It's hard to believe the 3 Sisters Festival is old enough to start kindergarten this year.
Fletcher Bright's annual two-day musical gift to Chattanooga will celebrate its fifth iteration today and Saturday at Ross's Landing. The festival is a free event that has traditionally featured bluegrass, but this year, the lineup includes a curveball in the form of traditional Irish superstars Solas.
I'm a huge fan of the genre, so Solas' show tonight from 7:05 to 8:05 was bound to pique my interest, but I'm not as alone in that sentiment as I might have thought.
"3 Sisters is an amazing event, [and] I personally love that it has veered away from being purely bluegrass," said Barking Legs owner Bruce Kaplan. "They do have great bluegrass, too, but they're willing to stretch things way beyond bluegrass, which I favor."
Thanks to Kaplan's wide-ranging interests, Barking Legs patrons are no strangers to unexpected musical twists.
Over the year, the Dodds Avenue venue has featured a wildly eclectic mix, from the improvisational looped musical constructs of Barbara Lamb to bluegrass greats such as David Grier and Mike Compton.
Earlier this year, the venue began featuring jazz musicians, one of few Chattanooga venues to do so with any regularity. On Oct. 20, celebrated Chicago jazz clarinetist James Falzone and his Allos Musica Trio will add even more spice to the mix with a concert that will include traditional and contemporary Arabic music.
So yeah, Kaplan isn't a fan of being confined, musically speaking.
That characteristic is most clearly evident during Barking Legs' Open Improvisational Jam, which takes place every first Sunday (i.e. this Sunday) from 3 to 5 p.m.
Kaplan and his wife and Barking Legs co-owner, Ann Law, began hosting the improvisational gathering about 10 months ago.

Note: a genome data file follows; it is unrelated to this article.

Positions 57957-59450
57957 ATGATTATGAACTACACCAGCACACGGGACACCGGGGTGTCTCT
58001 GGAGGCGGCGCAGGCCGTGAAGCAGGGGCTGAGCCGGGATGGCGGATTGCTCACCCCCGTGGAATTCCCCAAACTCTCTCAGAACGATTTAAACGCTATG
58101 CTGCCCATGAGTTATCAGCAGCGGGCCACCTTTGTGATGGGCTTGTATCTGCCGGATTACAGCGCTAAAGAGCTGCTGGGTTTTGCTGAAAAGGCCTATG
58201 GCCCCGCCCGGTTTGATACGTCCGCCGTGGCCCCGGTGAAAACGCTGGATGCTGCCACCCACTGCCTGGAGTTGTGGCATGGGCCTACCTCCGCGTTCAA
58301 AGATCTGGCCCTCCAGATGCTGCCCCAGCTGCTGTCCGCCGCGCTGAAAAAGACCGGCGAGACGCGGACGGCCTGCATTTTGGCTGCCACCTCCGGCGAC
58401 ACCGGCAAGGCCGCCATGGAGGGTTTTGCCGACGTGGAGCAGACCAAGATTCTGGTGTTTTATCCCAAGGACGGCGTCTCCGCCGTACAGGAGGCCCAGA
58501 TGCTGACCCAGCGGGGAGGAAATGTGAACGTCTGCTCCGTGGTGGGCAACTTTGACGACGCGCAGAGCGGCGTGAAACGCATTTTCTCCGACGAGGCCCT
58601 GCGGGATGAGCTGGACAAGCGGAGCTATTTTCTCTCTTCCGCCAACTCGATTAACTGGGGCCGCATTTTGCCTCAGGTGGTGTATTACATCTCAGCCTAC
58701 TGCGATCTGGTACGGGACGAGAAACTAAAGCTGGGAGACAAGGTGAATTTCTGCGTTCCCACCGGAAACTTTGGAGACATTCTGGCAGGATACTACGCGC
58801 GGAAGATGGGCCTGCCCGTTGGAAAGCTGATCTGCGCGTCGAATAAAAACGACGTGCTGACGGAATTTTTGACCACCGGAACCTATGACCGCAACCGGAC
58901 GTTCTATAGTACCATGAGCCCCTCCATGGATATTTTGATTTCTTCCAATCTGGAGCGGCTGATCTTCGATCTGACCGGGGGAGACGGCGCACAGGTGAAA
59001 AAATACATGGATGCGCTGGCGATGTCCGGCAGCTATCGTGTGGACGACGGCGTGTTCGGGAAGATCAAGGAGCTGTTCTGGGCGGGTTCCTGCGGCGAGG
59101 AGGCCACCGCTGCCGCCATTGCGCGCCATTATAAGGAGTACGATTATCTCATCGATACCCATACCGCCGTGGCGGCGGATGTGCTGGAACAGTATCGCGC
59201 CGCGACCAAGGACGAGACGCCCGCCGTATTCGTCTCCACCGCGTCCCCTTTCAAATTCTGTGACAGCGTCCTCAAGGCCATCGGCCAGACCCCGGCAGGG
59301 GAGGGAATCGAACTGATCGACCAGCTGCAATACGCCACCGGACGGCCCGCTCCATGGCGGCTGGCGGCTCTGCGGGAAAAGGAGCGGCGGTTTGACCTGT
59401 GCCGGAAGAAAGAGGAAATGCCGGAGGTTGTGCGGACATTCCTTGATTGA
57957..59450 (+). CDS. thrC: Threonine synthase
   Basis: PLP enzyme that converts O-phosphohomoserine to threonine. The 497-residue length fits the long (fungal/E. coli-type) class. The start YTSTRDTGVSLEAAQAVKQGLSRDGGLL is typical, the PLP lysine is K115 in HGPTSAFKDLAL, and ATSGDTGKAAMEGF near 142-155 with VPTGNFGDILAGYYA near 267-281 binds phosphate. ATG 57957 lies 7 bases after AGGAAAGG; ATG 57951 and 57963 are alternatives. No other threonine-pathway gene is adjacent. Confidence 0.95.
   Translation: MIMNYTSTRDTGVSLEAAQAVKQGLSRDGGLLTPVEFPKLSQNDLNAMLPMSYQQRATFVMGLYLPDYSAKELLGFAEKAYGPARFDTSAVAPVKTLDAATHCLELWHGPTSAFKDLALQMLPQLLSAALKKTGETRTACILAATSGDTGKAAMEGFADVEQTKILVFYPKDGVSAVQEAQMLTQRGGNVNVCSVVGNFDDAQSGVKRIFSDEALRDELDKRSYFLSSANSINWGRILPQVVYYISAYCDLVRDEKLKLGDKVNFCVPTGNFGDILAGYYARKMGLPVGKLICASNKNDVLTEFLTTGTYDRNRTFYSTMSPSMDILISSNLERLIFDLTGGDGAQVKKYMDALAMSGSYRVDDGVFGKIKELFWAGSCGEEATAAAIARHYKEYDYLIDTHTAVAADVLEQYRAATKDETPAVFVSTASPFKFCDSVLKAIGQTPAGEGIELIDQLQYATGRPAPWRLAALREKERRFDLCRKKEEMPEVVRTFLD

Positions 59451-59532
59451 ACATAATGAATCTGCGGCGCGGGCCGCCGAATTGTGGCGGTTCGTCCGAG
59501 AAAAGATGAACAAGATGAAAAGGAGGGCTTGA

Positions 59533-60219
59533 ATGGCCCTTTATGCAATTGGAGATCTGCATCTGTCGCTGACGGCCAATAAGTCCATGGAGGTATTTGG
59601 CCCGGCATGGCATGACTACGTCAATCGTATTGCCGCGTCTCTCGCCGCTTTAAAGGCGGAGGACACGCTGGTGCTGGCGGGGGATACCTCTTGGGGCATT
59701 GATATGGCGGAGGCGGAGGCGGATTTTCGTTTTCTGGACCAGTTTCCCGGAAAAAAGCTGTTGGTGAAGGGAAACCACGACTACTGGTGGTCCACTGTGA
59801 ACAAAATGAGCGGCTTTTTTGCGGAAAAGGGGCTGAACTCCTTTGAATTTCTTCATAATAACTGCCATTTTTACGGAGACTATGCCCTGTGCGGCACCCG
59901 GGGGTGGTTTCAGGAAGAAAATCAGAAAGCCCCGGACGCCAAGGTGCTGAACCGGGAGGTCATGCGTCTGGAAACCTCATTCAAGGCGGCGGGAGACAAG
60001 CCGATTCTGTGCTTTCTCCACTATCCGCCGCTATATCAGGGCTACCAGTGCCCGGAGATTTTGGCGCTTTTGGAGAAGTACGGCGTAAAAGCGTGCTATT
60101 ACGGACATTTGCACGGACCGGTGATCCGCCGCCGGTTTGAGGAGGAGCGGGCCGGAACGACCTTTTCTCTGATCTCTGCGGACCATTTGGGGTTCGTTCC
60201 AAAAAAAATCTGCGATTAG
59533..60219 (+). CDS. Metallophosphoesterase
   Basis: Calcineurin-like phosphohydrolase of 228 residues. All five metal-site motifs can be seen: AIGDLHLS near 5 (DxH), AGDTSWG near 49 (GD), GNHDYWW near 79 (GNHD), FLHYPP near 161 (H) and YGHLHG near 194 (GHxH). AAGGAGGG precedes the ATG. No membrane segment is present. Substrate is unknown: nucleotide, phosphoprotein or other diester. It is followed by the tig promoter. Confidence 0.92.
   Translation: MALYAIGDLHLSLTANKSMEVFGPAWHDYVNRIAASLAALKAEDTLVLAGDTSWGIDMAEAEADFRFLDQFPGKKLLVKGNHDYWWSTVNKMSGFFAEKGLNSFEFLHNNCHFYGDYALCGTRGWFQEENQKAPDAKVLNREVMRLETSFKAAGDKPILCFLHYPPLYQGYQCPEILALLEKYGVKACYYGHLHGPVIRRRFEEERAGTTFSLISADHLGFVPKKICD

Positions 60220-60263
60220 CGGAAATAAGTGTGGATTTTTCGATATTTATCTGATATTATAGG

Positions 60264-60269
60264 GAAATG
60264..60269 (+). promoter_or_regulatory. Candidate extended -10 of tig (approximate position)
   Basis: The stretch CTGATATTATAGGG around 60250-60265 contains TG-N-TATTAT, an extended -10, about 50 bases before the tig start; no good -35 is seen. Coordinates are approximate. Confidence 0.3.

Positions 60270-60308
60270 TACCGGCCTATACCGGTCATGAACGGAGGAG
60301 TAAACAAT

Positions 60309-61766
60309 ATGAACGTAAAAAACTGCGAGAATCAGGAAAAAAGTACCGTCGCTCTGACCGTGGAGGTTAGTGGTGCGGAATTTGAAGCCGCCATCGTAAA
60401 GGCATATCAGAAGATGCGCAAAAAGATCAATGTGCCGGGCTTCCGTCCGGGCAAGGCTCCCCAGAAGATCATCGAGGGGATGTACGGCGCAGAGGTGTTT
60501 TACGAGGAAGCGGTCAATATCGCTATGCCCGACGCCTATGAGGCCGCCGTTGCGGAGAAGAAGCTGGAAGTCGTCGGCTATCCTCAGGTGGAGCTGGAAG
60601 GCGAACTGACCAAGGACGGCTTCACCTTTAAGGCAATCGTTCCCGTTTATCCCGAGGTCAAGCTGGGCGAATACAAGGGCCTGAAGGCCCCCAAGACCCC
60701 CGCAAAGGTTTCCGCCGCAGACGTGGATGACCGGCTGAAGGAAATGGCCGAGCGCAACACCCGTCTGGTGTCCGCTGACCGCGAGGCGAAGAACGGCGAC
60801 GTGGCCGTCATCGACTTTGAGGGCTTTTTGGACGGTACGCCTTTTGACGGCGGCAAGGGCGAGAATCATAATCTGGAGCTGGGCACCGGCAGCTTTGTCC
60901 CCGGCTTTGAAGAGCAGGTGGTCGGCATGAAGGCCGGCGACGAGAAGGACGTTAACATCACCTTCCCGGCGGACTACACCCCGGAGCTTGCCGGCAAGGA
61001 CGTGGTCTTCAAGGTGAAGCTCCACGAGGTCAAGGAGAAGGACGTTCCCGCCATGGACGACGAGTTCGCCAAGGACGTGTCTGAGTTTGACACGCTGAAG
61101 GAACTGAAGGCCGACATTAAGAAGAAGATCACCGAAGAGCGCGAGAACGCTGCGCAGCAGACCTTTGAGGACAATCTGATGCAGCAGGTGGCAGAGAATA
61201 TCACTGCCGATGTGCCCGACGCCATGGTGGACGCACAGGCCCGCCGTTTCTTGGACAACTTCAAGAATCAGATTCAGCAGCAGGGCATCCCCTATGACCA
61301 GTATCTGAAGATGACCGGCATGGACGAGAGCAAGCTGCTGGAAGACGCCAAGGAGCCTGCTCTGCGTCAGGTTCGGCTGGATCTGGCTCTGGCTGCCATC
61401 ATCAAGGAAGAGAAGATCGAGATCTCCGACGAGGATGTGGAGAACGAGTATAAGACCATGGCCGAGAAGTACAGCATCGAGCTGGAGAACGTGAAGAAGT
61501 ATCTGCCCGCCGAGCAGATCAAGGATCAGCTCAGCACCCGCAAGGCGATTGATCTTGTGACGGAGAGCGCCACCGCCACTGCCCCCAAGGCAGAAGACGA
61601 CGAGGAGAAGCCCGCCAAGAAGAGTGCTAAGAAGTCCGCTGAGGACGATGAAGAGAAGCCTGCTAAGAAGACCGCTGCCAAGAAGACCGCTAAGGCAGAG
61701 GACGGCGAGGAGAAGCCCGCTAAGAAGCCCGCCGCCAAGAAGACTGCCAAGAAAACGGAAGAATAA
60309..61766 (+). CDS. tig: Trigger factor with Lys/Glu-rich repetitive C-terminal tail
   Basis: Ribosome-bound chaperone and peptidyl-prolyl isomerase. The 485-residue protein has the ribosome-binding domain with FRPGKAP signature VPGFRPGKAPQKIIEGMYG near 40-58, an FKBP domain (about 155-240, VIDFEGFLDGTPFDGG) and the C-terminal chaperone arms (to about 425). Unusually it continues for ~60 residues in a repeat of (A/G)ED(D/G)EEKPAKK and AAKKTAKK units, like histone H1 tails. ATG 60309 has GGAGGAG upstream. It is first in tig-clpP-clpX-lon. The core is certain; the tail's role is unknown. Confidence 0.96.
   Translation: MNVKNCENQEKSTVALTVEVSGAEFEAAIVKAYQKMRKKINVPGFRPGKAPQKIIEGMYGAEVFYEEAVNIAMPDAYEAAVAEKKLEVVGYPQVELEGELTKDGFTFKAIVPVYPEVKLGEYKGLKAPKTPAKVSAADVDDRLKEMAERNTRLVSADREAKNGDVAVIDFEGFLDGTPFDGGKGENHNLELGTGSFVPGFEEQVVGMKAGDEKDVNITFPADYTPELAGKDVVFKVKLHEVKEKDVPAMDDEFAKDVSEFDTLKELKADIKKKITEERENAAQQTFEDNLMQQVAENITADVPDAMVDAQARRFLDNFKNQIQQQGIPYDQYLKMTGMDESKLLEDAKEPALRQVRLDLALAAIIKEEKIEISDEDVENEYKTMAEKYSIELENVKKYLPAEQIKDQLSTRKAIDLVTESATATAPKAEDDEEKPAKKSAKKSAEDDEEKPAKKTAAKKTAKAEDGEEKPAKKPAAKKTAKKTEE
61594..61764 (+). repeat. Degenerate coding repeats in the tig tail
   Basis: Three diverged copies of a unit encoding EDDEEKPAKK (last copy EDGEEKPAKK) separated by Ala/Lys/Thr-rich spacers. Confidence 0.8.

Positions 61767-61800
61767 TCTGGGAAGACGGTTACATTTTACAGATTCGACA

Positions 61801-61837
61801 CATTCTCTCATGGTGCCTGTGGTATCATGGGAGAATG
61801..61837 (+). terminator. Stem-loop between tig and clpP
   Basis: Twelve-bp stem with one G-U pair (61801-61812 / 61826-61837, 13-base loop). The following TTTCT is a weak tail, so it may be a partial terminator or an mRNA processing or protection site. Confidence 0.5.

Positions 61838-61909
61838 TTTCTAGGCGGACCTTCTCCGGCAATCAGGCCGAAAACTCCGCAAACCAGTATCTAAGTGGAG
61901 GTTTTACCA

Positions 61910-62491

Although it contains the word "jam," the event shares little in common with an open mike, poetry slam or any style of traditional music session most are familiar with. Musicians and dancers of all disciplines and skill levels are invited to take part in a "nonidiomatic improvised dance/music/spoken word."
That's a mouthful, to be sure, but essentially, there are no rules to guide the performance besides those that are announced during the event. The performance changes not just from month to month but every 5-10 minutes when new verbal "structures" (temporary sets of parameters) are announced to guide the artists' interactions.
The event is based on a similar weekly gathering Kaplan and Law attended in New York in the '80s. To the unexpecting ear, the lack of adhesion to traditional melodies or rhythms may sound jarring, but the event is pure, undiluted improvisation, Kaplan said.
"In my mind, the payoff is the sheer pleasure of interacting with other musicians and dancers and seeing these structures develop," he said. "It's a way for open-minded people to transcend different backgrounds or levels of training of skill."
Casey Phillips has worked as a features reporter in the Life department since May 2007. He writes about entertainment, young adults, technology and people of interest. Casey hails from Knoxville and earned a bachelor of science degree in journalism and a bachelor of arts in German. He previously worked as the features editor for Sidelines at Middle Tennessee State University. Casey received the East Tennessee Society of Professional Journalists Award of Excellence for Reviewing/Criticism in ...